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 The Theatreguide.London Review

Royal Court Theatre Upstairs  Spring 2019

A lesson in recent Asian history and an introduction to the mysteries and paradoxes of Buddhism, this new play by Abhishek Majumdar is less successful in simple dramatic terms.

Its characters are too often types and mouthpieces rather than persons and its dialogue too often speechifying rather than conversation.

When Chinese officials, trying to strengthen China's dominance over Tibet, close and destroy a Buddhist convent, one young nun symbolically rebels through a self-endangering act.

This unexpectedly triggers rioting and rebellion among the Tibetans, and the only solution the Chinese can come up with is discrediting her by torturing a confession that she was acting under orders of the exiled Dalai Lama.

The play is built on a string of debates between Buddhism and secularism a monk and the young nun, the nun and a Chinese officer, the monk and the officer, and so on.

In just about every case the Buddhist wins, through a mix of mystic parables, gnomic epigrams and just plain glibness, to the extent that the audience can't help beginning to wonder if there is much there beyond the rhetorical cleverness.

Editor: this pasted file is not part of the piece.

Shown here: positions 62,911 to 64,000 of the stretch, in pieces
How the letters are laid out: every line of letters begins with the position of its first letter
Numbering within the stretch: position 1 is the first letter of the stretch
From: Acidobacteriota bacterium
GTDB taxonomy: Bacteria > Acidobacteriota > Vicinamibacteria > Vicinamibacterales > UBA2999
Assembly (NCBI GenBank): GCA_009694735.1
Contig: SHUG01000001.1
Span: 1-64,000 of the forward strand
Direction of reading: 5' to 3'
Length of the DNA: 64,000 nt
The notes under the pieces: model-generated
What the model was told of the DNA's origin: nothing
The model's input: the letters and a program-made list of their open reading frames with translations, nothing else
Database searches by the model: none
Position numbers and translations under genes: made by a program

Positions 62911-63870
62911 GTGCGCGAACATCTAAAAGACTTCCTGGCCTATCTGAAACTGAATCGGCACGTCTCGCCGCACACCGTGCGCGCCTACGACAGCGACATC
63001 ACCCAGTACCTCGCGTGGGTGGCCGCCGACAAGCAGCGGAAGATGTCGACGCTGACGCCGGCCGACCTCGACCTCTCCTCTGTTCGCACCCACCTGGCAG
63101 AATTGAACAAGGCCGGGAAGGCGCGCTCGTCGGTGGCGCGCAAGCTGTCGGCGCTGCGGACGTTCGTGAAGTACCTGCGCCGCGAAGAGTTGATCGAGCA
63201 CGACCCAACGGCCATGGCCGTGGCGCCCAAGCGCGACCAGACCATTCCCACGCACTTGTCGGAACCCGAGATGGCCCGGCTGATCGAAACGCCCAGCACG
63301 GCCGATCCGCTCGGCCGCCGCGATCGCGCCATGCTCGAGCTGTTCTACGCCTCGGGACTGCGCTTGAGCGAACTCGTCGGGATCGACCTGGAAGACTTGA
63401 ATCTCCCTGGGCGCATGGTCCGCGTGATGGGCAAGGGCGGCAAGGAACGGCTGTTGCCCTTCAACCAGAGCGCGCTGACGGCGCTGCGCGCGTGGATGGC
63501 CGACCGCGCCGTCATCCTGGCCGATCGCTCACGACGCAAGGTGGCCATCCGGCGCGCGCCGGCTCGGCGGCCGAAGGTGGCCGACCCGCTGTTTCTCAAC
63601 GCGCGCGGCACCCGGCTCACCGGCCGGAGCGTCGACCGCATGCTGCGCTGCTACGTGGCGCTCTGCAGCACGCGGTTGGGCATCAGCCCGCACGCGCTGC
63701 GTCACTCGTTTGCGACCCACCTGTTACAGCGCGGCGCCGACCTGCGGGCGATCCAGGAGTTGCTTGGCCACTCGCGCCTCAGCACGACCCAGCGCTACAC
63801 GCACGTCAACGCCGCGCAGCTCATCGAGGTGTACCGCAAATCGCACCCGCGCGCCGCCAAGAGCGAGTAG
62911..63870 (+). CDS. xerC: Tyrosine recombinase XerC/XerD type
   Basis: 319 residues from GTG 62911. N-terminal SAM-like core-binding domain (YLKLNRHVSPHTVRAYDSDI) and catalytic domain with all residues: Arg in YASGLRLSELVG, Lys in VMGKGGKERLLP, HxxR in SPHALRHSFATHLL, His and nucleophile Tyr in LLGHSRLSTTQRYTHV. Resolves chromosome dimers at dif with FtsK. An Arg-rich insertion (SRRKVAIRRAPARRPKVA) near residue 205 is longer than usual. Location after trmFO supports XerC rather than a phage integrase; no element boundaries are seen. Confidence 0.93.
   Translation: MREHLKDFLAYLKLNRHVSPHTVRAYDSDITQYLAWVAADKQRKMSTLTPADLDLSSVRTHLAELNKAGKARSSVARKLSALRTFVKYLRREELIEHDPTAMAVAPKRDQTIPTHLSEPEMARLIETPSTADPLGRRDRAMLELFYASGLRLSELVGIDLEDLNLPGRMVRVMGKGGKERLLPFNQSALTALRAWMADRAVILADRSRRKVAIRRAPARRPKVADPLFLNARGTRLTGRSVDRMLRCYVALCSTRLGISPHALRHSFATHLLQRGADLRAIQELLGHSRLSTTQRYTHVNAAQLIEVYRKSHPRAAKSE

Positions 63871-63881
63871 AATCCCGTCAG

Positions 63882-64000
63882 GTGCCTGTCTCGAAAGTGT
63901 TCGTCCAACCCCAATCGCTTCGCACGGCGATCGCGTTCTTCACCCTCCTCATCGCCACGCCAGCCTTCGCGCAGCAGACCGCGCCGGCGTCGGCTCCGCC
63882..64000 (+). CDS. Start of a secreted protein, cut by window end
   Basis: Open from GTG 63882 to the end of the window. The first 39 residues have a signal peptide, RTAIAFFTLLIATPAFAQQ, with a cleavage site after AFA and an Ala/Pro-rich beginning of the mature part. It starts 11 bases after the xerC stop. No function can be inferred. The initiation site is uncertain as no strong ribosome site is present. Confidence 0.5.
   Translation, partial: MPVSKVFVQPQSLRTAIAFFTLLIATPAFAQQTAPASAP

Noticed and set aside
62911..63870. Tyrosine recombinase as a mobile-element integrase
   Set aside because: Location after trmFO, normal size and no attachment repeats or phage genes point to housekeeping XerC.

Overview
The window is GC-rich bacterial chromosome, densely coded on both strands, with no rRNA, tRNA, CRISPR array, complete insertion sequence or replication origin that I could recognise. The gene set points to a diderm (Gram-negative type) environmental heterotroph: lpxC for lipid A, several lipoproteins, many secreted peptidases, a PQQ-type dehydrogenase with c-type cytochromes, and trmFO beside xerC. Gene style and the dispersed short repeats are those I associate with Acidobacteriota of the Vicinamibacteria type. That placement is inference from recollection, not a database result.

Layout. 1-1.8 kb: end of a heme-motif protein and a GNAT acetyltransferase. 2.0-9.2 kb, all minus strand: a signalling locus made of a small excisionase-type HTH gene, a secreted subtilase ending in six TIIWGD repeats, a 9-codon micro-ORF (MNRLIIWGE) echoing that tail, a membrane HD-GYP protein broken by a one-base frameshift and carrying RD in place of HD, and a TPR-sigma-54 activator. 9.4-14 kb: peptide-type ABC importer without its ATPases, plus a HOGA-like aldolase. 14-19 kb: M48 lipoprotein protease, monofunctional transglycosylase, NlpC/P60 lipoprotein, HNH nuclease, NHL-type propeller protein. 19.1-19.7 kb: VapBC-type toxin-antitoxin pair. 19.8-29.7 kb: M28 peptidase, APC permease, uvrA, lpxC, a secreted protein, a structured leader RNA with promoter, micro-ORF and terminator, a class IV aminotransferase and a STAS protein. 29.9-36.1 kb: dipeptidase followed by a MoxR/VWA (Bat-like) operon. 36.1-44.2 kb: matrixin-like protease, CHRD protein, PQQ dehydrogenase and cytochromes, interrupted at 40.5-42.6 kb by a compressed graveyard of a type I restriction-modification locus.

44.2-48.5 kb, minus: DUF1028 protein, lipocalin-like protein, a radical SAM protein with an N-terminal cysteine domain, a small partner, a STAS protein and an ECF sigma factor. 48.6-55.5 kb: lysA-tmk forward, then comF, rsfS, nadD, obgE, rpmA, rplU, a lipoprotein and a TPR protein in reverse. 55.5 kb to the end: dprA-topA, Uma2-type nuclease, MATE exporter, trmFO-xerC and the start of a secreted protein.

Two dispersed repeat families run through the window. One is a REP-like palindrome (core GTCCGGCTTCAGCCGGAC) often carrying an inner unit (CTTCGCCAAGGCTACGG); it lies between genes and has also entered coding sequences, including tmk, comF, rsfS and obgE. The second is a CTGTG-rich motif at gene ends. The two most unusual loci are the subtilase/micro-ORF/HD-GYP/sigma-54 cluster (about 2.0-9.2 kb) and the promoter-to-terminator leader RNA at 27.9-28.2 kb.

Meanwhile, attempts to humanise the characters generally fall flat. The nun has side issues with her father, while the officer is distracted by worry for his daughter missing in the riots. The title, roughly equivalent to 'Papa', alludes to both older men, to the fatherly monk and eventually to the religious and secular patriarchies that generate violence and oppression.

And yes, toward the end of the play a secondary character blames all the world's problems on testosterone in a perhaps legitimate but unfortunately feminist-jargon-riddled screed yet another case of someone talking at, rather than to another.

The production by director Debbie Hannan and designer Lily Arnold is fast-moving and visually impressive, and Millicent Wong as the young nun, Daniel York Loh as the Chinese officer, and the rest of the cast do their best to create human characters.

But as educational and occasionally thought-provoking as it may be, Pah-La never really comes alive.

Gerald Berkowitz

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Review -  Pah-La - Royal Court Theatre 2019
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